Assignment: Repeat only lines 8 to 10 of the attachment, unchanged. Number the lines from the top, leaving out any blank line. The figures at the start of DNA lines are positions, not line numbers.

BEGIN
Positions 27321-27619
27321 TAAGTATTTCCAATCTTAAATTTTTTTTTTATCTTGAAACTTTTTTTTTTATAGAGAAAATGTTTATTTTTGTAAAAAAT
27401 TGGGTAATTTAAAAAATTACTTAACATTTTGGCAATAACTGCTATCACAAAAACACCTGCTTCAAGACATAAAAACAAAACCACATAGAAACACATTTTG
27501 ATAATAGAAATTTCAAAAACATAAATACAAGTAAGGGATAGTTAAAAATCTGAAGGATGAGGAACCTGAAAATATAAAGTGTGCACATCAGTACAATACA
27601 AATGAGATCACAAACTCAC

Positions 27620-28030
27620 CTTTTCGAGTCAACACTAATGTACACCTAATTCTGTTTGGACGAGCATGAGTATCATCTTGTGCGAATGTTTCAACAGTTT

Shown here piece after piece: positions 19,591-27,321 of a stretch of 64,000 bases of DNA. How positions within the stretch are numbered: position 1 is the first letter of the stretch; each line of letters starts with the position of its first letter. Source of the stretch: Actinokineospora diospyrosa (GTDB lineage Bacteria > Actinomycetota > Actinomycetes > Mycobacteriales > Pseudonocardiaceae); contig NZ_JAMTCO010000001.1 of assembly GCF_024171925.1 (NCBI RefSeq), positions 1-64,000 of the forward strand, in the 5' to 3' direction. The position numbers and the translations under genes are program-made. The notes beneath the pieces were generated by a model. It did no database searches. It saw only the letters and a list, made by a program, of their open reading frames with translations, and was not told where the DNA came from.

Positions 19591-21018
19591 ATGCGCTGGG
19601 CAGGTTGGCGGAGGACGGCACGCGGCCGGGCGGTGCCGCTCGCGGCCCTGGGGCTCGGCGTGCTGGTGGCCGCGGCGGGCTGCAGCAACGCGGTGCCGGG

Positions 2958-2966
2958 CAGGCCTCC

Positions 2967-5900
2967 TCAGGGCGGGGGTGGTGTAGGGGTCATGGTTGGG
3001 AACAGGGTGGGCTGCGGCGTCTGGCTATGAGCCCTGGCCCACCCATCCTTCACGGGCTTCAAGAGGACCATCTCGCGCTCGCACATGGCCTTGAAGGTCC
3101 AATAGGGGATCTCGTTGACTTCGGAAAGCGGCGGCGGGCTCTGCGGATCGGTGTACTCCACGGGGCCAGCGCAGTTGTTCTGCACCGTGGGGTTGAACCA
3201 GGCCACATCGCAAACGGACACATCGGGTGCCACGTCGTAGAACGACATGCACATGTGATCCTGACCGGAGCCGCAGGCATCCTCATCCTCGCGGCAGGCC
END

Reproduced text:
Shown here piece after piece: positions 19,591-27,321 of a stretch of 64,000 bases of DNA. How positions within the stretch are numbered: position 1 is the first letter of the stretch; each line of letters starts with the position of its first letter. Source of the stretch: Actinokineospora diospyrosa (GTDB lineage Bacteria > Actinomycetota > Actinomycetes > Mycobacteriales > Pseudonocardiaceae); contig NZ_JAMTCO010000001.1 of assembly GCF_024171925.1 (NCBI RefSeq), positions 1-64,000 of the forward strand, in the 5' to 3' direction. The position numbers and the translations under genes are program-made. The notes beneath the pieces were generated by a model. It did no database searches. It saw only the letters and a list, made by a program, of their open reading frames with translations, and was not told where the DNA came from.

Positions 19591-21018
19591 ATGCGCTGGG